It's strange to me that of my father's five grandchildren, Joshua got to spend the most time with my dad. Josh was six when my father died. Hope was three and Anna was two. My sister's son was a year old and her daughter had not been born yet.
As I approach the third anniversary of my father' death, I've been thinking about what kind of grandfather he was. . . and the experience of grandfathering that he got to have during his life. My dad loved Josh with such a beautiful love. As you can see in the pictures above, my dad really gave himself to trying to connect with Josh despite what a different type of child he is. My father was a very composed, dignified, introverted person. Prior to his interactions with my son, I've never seen him go down a slide in my life. I don't remember him being a big "reader of books" to my sister and me. But I think that my dad knew that Josh was very special and he was willing to stretch his own personality and comfort zones to connect with this non-verbal, sensorily overloaded, non-Korean, non-blood connected kid. Joshua was his first and real grandchild, pure and simple.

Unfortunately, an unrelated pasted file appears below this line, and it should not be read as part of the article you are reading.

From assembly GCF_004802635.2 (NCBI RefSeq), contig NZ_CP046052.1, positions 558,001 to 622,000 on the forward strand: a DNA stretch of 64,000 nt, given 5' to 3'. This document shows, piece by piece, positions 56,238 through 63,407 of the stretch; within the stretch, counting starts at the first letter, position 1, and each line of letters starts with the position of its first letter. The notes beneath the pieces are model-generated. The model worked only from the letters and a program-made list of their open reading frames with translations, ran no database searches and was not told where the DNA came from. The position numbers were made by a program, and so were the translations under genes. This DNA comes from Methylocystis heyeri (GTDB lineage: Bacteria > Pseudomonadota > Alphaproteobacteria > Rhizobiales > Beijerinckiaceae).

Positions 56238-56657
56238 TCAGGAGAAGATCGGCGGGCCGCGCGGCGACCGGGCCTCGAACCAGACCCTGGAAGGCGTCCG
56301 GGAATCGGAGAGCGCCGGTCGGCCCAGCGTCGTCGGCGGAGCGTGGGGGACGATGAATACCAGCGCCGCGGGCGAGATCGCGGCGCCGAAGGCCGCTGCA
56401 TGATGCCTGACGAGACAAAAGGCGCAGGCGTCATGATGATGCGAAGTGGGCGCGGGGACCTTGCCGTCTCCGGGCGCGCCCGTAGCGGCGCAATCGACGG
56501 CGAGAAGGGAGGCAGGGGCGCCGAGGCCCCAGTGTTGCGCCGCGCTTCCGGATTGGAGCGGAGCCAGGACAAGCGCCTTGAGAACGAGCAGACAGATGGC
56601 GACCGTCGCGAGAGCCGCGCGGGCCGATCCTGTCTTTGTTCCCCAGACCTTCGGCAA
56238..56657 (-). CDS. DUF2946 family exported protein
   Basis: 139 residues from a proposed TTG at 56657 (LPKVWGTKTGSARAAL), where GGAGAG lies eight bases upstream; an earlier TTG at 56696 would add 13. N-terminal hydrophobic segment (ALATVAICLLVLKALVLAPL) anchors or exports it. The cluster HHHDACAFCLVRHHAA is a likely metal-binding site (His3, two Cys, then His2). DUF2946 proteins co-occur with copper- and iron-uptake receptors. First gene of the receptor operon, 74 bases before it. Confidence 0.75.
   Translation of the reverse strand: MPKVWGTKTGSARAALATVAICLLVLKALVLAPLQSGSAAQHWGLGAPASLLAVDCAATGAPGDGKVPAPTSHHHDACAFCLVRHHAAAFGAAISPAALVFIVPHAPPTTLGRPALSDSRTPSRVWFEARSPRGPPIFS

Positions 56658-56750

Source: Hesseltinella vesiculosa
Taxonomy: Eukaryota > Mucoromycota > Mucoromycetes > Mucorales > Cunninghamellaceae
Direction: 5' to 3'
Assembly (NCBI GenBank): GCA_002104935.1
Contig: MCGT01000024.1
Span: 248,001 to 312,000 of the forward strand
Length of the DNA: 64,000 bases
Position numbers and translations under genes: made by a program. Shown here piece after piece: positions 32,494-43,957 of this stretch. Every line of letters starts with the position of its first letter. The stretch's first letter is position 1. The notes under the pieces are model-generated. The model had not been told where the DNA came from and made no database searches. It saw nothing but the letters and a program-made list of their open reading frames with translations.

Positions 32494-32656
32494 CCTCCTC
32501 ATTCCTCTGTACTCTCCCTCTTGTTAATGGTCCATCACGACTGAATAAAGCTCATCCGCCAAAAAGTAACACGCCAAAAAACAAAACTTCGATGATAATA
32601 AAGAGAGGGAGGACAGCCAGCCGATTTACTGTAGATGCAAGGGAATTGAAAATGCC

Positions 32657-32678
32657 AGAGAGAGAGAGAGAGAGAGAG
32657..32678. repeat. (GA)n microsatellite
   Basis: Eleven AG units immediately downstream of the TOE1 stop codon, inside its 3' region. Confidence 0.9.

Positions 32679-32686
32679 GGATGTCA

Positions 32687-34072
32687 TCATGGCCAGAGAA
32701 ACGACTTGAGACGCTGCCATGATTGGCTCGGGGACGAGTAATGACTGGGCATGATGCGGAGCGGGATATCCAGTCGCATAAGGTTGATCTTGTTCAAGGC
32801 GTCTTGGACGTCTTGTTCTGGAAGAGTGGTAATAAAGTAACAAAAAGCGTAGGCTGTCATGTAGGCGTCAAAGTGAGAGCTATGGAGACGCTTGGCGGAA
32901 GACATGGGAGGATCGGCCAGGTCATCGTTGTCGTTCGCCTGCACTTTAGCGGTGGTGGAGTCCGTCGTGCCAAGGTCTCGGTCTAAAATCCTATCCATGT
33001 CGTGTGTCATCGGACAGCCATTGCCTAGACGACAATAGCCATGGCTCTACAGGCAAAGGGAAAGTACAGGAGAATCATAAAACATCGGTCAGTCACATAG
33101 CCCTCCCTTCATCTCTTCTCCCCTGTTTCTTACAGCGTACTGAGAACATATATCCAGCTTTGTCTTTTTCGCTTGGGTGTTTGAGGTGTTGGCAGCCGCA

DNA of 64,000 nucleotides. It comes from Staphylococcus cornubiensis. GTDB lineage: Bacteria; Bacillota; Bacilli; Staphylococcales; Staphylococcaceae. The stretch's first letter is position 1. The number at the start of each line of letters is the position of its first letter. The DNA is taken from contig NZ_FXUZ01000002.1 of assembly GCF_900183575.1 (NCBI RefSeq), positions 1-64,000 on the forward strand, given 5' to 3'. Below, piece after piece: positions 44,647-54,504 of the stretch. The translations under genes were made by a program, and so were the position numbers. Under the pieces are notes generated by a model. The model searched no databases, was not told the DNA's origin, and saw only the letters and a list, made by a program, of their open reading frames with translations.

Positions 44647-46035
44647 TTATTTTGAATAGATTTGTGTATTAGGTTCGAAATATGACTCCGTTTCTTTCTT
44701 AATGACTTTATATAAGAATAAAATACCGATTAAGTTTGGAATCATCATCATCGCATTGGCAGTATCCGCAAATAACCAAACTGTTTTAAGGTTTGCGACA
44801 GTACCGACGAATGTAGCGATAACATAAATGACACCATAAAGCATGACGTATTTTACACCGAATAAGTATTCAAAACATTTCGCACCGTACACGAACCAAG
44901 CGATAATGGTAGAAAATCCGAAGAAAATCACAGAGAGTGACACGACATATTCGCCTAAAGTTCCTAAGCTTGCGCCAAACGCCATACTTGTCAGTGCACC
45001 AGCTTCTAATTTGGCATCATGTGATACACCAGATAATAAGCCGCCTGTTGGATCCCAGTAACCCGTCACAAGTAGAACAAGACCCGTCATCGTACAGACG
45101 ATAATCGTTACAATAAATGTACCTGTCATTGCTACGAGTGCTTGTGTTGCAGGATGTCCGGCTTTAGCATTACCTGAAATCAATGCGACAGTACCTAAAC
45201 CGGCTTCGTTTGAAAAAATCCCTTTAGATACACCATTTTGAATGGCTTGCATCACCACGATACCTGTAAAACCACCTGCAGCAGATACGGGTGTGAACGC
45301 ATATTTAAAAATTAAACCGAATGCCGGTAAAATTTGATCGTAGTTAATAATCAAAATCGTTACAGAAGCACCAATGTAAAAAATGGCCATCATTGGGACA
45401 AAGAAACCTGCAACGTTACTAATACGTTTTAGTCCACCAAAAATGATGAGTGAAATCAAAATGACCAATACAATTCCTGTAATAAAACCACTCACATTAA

During the final year in which my father battled cancer and endured eleven rounds of chemotherapy, one thing that he made sure to do was to create a fund to help take care of Joshua in the future. I was so profoundly touched that my father, who had worked so hard these many years of my life to provide for me, was now providing for my son, who's future was so unknown. My dad expressed, through his "language of love" of provision that he loved Josh and that he loved me.
The other day, Anna asked me, "Mom, did I ever meet Papa?" I showed her some pictures of herself, as a toddler with her grandfather to answer her question. I'm so sad that my girls will not grow up knowing their grandfather. Yet, the memories of my father's love for my son are a great comfort to me.